As always, Front Street was not short on action. As Midnight Sun traditions coincided with the cruise ship visit, the Bering Sea Lions Club hosted a barbeque chicken feed that included coleslaw, corn, and a drink for the low cost of $15. Across the street Kawerak collaborated with the city to offer facepainting, seed planting, rock decorating, and bingo. The bright colors on the kids’ faces colluded with the shrill laughter as an immense example of the familial stronghold that is Nome.

Down Front Street, there were freshly painted bus stops that were used by local non-profits to sell baked goods and art to raise funds for their respective endeavors including the Nanook Biathlon team, the 8th grade trip to Washington DC, and the gymnastics team.

The National Park Service, representing the Bering Land Bridge Preserve, not wanting to miss out on the action while their offices are being renovated, set up a “touch table” in Old St. Joes, where visitors could see and feel the difference between mammoth and mastodon tusks or read about the difference between caribou and reindeer. But, Ranger Tori Crawford explained, people were most interested in getting their National Park Passport stamped, which indicates the date of their visit. They also offered Junior Ranger badges.

During their time on dry land, numerous cruiseship tourists shared with the Nugget that the M/S Westerdam had considered going up to the Arctic Circle before arriving in Nome but had turned around due to ice conditions. Considering the recent experience of the R/V Norseman, which was icebound for two weeks, and the fact that the M/S Westerdam previously suffered damage by sea ice in Yakutat Bay, back in 2011, this seemed a prudent choice. The Westerdam also heeded Little Diomede’s request to not cruise around the island due to ice concerns and the fact that subsistence hunting could be impacted.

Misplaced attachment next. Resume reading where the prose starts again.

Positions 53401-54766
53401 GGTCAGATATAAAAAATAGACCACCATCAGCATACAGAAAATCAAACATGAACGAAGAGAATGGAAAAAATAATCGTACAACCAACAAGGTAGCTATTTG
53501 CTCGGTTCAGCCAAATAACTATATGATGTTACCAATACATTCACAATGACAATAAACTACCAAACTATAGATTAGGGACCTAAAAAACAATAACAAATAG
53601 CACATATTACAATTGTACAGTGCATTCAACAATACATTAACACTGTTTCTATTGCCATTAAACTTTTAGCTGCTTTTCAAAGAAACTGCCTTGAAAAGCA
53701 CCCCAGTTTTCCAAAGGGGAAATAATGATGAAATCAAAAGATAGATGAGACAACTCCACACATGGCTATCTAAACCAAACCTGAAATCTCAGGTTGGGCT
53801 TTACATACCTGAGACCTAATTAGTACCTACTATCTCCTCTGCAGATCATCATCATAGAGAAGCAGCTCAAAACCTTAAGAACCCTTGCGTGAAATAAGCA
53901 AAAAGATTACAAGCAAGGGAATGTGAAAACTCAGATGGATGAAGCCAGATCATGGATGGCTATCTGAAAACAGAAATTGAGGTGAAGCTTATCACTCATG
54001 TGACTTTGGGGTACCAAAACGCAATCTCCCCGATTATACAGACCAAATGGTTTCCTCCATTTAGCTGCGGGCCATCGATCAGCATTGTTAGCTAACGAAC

Westerdam guests plied the Nugget with praise for Nome and its citizens. “Your warmth and positive spirit will undoubtedly be one of the highlights of our 28-day cruise,” Jennifer Jones, of Pelham, Alabama, commented.

Shauntel Bruner Alvanna, director of the Nome Visitor Center, shared that they had more signatures in the visitor’s book in a single day than they recorded in the entire last quarter of winter.

On the outskirts of town, in the afternoon, Joy Morgan, of Savoonga, led a group of 18 guests to the historical Dredge #5. The first hike to the dredge earlier that day, which Morgan also went on, had capped out at 36 hikers. She explained that the dredge was the second largest of its kind in the world, behind only one that operated at a diamond mine in Africa. Meanwhile elderly hikers took their time enjoying and photographing the tundra as they weaved beside and over a rather wet Dry Creek. When they reached the dredge, the guides showed videos of it in operation, which was functioning as recently as 1998.

The day’s biggest event took place at the Rec Center, where the Berry Festival, which usually takes place in August, was popping off from 11 a.m. until 7 p.m. “It was absolutely packed,” said City Manager Glenn Steckman. The fest featured dozens of arts and crafts vendors selling jewelry, pelts, local foods, and much more. Eight different musical acts performed throughout the day.

Steckman also noted the importance of this cruise being a port of call visit, meaning the boat and its passengers spent the entire day enjoying Nome, instead of the only partial days that many past cruises have spent here. He noted that when the Port of Nome expansion is complete, it will be likely that cruise visits like this one would increase.

There are several more cruises set to visit this summer, including another with Nome as a port of call on August 21.

The M/S Westerdam is set to return next year.


The Nome Nugget

PO Box 610
Nome, Alaska 99762

Phone: (907) 443-5235
Fax: (907) 443-5112